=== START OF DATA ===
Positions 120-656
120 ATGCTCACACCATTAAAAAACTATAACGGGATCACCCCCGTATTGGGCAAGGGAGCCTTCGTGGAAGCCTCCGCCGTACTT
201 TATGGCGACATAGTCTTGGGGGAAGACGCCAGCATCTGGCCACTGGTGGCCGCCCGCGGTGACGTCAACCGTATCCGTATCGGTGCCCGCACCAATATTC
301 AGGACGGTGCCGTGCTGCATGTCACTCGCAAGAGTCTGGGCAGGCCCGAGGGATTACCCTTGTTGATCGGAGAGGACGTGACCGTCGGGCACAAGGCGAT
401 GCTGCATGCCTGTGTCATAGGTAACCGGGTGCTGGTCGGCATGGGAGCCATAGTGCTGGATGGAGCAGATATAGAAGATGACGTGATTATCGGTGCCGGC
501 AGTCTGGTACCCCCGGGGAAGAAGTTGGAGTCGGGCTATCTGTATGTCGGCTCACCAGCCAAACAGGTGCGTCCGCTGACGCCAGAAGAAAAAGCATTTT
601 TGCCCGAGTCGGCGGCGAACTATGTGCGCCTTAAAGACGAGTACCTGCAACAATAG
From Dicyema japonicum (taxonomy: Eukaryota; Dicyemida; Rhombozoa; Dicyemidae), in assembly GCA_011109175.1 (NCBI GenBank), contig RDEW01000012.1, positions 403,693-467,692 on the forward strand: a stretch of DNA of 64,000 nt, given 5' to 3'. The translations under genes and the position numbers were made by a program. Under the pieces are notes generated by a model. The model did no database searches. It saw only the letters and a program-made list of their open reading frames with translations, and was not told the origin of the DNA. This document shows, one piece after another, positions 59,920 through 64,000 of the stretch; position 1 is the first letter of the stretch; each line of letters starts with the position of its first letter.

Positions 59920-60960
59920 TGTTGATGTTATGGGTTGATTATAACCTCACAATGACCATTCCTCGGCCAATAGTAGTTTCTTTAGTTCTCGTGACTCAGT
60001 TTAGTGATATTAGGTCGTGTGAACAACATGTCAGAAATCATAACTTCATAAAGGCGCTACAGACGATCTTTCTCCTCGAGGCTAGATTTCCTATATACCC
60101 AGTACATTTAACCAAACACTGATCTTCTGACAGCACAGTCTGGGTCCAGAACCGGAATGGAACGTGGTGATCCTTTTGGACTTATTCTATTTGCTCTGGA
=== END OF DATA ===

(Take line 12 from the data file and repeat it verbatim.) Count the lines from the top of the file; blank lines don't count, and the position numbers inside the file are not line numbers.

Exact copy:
60101 AGTACATTTAACCAAACACTGATCTTCTGACAGCACAGTCTGGGTCCAGAACCGGAATGGAACGTGGTGATCCTTTTGGACTTATTCTATTTGCTCTGGA